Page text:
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This article is written by a student writer from the Her Campus at UC Berkeley chapter.

TikTok has become one of the most influential platforms of our generation. Many influencers and regular users come to this platform daily to express their opinions and influence others’ thoughts. These videos range from makeup reviews to political beliefs. We see a lot of influencers sharing their daily routines and influencing others to live the way they do to achieve an aesthetic lifestyle, or to look how they look by purchasing the products they use. 

However, it has also become common for many to appropriate cultures as trends. The funniest thing is that nobody even notices it. Many white creators had popularized trends such as the clean girl aesthetic, brownie glazed lips, and baggy jeans, not realizing that for years before the popularization of these platforms, women of color were judged and bashed for sporting these exact styles. Creators will mistakingly call it aesthetic and ignore the origins of many of these trends, or more specifically, which culture they were derived from. 

The “clean girl” aesthetic is one of the most popular trends of 2022, specifically among white creators who embody this look of a clean, thin, light-skinned girl. However, if we look back at trends in the 90s and early 2000s, we can see these style eras being a staple in black and brown culture. The slicked-back hair, the gold hoops, and the brown lip liner and gloss combo are part of this “clean girl” aesthetic, and white creators are credited and praised for this “innovative” new style. Little do fans of this trend know that these components of the look were already in fashion in minority cultures: components that were teased, trashed, and criticized for years but that are now praised and glorified because they are seen on white creators instead. A lot of the “clean girl” aesthetic also began to stem from the style and looks worn by Euphoria’s character, Maddy Perez.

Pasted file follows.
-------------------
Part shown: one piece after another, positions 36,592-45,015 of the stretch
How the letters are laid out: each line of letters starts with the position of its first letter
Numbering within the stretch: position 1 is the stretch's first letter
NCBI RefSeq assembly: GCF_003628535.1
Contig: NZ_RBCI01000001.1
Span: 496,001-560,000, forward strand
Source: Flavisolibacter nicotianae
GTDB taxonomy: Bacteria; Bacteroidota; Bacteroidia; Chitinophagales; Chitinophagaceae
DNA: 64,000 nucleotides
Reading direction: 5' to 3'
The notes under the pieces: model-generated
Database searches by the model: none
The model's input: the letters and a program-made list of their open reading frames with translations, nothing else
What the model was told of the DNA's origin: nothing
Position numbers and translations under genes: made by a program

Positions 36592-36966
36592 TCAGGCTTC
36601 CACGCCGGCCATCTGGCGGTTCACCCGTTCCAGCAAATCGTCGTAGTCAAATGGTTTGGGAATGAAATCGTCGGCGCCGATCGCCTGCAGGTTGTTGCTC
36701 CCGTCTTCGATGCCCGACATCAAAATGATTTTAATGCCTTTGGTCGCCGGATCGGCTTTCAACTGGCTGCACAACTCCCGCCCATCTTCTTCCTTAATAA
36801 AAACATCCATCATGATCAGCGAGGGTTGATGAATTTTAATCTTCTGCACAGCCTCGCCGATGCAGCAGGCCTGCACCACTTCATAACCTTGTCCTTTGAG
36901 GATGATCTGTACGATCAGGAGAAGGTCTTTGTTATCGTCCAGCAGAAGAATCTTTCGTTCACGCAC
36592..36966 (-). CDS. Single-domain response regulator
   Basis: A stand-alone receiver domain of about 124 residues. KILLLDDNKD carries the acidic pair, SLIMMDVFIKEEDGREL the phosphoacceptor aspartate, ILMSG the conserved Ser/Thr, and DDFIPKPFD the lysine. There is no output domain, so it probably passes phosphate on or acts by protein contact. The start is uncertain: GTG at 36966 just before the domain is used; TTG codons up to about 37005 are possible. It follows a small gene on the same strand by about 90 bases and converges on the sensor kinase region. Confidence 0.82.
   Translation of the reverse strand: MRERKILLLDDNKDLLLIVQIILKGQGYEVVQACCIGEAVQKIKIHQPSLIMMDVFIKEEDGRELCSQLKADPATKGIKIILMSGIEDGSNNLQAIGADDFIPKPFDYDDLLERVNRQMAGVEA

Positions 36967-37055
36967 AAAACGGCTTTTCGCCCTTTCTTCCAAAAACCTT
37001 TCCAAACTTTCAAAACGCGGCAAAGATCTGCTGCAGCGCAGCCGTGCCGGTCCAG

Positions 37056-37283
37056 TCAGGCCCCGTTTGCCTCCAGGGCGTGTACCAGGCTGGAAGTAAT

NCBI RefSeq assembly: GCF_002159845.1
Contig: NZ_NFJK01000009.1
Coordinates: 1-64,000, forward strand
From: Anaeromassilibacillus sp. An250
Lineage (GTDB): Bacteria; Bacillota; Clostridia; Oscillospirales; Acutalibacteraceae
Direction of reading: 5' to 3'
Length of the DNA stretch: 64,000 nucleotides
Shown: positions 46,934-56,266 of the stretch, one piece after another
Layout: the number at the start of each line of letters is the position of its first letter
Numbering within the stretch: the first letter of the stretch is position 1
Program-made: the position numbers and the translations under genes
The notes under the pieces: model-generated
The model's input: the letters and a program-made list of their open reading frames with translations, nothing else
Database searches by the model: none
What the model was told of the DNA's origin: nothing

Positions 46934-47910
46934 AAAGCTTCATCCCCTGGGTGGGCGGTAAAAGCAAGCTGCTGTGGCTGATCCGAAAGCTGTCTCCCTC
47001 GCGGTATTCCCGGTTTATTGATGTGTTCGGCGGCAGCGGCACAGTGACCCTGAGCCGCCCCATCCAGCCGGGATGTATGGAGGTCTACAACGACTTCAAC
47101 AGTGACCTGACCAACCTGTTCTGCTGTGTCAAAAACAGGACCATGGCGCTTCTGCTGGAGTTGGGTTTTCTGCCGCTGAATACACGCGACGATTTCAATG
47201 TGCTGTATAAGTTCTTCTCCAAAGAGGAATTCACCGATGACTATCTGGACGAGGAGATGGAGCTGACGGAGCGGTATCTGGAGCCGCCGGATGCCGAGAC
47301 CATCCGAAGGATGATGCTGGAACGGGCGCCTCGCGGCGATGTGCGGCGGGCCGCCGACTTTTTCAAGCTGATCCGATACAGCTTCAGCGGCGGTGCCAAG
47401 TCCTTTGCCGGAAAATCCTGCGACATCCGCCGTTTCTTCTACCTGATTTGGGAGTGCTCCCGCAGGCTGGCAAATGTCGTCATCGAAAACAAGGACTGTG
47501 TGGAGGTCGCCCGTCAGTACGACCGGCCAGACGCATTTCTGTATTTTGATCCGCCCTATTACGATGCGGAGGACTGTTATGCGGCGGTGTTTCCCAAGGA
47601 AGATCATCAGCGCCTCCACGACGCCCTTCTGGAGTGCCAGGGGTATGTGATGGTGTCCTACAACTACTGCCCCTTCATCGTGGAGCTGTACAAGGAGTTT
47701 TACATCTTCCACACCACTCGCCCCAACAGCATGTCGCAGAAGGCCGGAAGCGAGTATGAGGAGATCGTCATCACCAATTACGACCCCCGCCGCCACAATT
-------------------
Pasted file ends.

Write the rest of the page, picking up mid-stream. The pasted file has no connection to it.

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However, her style reflects a lot of the trends among black and brown women throughout the 90s and early 2000s. Influencers have taken these looks and rebranded them to fit their Eurocentric features, which takes away from the rich history that is behind these makeup looks, hairstyles, and outfits. 

The issue with this trend is not who gets to rock these trends, but who gets the credit for them. The erasure of the origins of these trends is not coincidental but something that has been going on for years. Aspects of people of color (POC) culture are overlooked and under appreciated until a white person takes credit for and glorifies the style for the world. We need to reflect on the many cultures that have influenced our society and give credit where credit is deserved. So, the next time you see a trend on TikTok, Instagram or Pinterest, take a second to reflect and do research on where it truly originated before trying it yourself. The goal isn’t to gatekeep these trends, but to appreciate their origins and true creators.

Yamileth Maldonado

UC Berkeley '25

Yamileth is a social welfare major and public policy minor, graduating in Spring of 2025. She loves scrolling endlessly through Pinterest and creating aesthetic boards. She also enjoys reading classics, romcoms, dystopians, and more!